Andrew Hore has backed a move to adopt a global transfer market to compensate countries who develop players who are then bought by foreign clubs.
The International Rugby Board has set up a working party to examine the issue of 'player movement' between countries.
"I think a transfer fee would be good," said Ospreys operations boss Hore.
"Domestically, we could do something and internationally the NZRFU have tabled the idea of a transfer fee. It's whether the IRB [International Rugby Board] has the gumption to take on some of the fights that soccer saw when they imposed something like that.
"It still doesn't stop players going to other countries.
"Do you think French clubs are really going to worry about another 50,000 euros for that young man's development? They won't care.
"The key thing is to get to the young player and most of them want to play for their country so it's better to impose a ruling which says if you leave the country, you don't play for your country.
"I don't think you have a chance of that happening here, so you're better to go for the later and some kind of financial remuneration which is re-invested to develop more young players."
The IRB agreed to carry out a feasibility study at their 'Economics of Rugby Conference' to investigate a transfer system that could see nations compensate other nations that have developed young players who had then subsequently moved abroad in lucrative deals.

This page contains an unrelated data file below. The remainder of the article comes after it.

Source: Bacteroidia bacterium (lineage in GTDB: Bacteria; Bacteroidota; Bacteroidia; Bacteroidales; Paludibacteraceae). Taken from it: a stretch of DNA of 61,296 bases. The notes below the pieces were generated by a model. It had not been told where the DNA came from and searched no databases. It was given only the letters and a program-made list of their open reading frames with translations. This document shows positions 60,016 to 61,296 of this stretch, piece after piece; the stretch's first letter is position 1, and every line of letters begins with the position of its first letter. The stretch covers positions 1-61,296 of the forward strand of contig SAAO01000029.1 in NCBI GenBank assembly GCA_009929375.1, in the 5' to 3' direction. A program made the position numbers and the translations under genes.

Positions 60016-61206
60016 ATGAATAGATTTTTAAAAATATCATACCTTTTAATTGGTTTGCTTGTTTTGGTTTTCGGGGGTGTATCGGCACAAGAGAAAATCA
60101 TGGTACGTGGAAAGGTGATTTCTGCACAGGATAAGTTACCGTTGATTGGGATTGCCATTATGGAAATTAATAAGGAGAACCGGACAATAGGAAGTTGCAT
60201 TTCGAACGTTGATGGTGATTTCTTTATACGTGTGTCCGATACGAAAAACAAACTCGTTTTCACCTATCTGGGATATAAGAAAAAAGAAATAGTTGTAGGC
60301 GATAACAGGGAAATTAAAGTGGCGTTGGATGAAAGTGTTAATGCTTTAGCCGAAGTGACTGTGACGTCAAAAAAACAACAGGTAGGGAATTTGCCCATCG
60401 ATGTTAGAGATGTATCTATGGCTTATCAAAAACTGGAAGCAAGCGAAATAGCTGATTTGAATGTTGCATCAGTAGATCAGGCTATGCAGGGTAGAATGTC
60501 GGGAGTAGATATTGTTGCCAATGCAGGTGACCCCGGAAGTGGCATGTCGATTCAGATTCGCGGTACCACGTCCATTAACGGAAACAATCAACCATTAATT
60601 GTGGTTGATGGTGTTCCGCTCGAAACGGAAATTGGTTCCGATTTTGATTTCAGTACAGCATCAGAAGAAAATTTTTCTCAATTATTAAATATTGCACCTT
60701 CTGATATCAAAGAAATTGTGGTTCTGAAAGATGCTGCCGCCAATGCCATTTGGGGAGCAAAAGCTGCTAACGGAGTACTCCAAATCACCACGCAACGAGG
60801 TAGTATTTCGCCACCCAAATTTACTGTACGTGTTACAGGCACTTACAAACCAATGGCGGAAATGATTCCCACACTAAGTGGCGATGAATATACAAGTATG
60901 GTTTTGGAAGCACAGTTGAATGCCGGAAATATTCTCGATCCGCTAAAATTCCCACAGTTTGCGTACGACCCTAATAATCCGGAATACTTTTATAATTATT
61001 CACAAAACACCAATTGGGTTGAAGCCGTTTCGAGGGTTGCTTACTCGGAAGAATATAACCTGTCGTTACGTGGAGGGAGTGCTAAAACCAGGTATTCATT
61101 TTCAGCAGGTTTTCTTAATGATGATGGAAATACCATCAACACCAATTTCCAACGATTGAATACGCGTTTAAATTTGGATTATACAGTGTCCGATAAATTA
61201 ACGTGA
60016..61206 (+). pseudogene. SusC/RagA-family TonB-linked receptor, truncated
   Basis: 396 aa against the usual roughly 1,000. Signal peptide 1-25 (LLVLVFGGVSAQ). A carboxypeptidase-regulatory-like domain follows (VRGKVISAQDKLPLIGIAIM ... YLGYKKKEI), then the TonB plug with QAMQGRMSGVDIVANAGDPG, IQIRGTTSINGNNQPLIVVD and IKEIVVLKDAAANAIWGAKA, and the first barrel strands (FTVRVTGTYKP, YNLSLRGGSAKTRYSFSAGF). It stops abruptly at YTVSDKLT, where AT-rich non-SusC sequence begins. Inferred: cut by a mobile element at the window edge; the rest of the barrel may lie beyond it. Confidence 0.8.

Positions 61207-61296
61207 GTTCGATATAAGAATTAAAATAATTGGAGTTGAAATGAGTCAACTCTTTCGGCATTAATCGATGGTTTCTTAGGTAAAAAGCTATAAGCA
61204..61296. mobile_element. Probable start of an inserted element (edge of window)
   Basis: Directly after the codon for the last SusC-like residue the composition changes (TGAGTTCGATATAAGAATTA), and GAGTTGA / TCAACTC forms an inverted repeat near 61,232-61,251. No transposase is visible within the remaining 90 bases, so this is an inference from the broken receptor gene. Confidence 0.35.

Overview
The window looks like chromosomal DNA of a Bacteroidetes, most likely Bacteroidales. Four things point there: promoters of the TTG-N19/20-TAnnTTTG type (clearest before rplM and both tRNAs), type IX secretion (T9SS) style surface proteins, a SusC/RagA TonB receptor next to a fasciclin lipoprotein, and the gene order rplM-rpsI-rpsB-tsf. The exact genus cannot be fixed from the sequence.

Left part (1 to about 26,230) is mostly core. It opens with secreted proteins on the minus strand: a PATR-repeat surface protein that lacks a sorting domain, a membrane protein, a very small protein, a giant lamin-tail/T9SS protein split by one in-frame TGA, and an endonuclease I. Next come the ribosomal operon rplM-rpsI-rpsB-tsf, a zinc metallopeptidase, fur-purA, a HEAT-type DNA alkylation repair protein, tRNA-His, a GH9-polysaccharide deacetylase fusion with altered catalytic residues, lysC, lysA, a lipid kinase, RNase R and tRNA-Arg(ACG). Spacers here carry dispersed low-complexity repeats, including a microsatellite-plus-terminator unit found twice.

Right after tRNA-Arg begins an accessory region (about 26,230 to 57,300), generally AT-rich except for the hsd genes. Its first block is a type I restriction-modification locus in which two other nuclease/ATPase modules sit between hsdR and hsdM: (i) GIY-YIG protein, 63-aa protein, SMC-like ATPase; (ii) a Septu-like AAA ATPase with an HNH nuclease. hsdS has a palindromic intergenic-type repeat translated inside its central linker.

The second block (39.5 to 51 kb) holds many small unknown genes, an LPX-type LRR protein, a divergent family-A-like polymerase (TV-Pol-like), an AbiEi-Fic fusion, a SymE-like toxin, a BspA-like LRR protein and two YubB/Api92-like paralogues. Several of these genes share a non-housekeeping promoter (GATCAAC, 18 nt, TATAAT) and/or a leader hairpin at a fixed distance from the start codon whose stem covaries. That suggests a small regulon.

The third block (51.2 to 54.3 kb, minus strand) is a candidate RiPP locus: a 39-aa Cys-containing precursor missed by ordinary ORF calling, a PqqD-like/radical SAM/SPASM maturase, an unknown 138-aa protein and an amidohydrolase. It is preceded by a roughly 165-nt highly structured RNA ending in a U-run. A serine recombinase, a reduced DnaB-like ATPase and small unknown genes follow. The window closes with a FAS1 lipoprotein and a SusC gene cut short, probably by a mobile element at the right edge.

Rugby currently does not have a football-style transfer fee system but the new proposal has been tabled by the New Zealand Rugby Union.
New Zealand rugby loses on average 100 players every year to clubs, provinces or regions overseas.
Wales, the 2012 Six Nations Grand Slam champions, has suffered its own player-drain with , Dragons lock Luke Charteris and Ospreys hooker Huw Bennett following fellow Welshmen Hook, Phillips and Byrne to France.
Wing George North, flanker Dan Lydiate and centre Jamie Roberts have also been linked with big-money moves abroad.
Hore, who left an elite development role with the New Zealand Rugby Union to join Ospreys in 2007, believes a global transfer system would see countries with strong development systems rewarded for producing homegrown players.
"I think all countries would welcome not having so many foreign players in their system," he added.
"I know the French rugby union, for example, are really worried about it.
"People say the French and the English unions would be against it but I don't think they necessarily would.
"I think they would be positive towards it because it means local kids come through their club rugby get their opportunities."